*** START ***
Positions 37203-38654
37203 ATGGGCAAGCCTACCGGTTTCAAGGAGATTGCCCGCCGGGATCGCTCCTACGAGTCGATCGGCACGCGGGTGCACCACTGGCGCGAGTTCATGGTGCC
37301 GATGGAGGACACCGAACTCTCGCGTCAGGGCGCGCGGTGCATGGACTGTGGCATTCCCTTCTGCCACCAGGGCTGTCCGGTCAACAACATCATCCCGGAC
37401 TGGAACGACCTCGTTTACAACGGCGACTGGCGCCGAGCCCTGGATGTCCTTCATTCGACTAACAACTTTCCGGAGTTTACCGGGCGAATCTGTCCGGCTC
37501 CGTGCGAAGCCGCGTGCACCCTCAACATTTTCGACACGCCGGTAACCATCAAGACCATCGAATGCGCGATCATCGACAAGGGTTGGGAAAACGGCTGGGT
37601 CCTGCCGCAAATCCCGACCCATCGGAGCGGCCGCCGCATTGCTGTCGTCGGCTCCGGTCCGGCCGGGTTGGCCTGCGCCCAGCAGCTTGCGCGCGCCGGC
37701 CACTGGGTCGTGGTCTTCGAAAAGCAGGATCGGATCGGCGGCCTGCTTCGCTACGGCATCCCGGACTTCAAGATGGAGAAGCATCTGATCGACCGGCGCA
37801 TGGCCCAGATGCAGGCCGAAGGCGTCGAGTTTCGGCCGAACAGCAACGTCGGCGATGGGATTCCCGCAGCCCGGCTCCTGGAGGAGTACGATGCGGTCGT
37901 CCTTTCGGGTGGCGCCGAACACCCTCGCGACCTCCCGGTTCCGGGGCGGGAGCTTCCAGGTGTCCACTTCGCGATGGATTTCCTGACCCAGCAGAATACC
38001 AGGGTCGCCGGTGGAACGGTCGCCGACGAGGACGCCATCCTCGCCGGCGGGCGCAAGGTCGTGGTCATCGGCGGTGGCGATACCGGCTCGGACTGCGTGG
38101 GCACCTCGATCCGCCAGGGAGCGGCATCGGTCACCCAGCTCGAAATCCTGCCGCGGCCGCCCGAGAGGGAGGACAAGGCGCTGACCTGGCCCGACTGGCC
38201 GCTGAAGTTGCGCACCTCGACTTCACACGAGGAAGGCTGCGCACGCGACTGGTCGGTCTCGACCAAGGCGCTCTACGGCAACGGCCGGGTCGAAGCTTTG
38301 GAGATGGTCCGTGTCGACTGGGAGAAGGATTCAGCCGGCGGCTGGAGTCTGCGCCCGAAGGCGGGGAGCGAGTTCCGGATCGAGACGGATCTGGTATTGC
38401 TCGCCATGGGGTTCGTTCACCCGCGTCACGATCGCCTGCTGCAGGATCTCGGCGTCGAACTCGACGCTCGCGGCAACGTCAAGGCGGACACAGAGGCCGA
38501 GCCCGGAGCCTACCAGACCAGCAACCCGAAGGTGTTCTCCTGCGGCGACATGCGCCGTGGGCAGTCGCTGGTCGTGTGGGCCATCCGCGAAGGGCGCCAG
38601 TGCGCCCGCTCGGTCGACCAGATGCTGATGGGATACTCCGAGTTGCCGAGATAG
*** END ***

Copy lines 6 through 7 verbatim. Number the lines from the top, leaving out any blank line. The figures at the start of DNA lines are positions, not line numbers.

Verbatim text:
37601 CCTGCCGCAAATCCCGACCCATCGGAGCGGCCGCCGCATTGCTGTCGTCGGCTCCGGTCCGGCCGGGTTGGCCTGCGCCCAGCAGCTTGCGCGCGCCGGC
37701 CACTGGGTCGTGGTCTTCGAAAAGCAGGATCGGATCGGCGGCCTGCTTCGCTACGGCATCCCGGACTTCAAGATGGAGAAGCATCTGATCGACCGGCGCA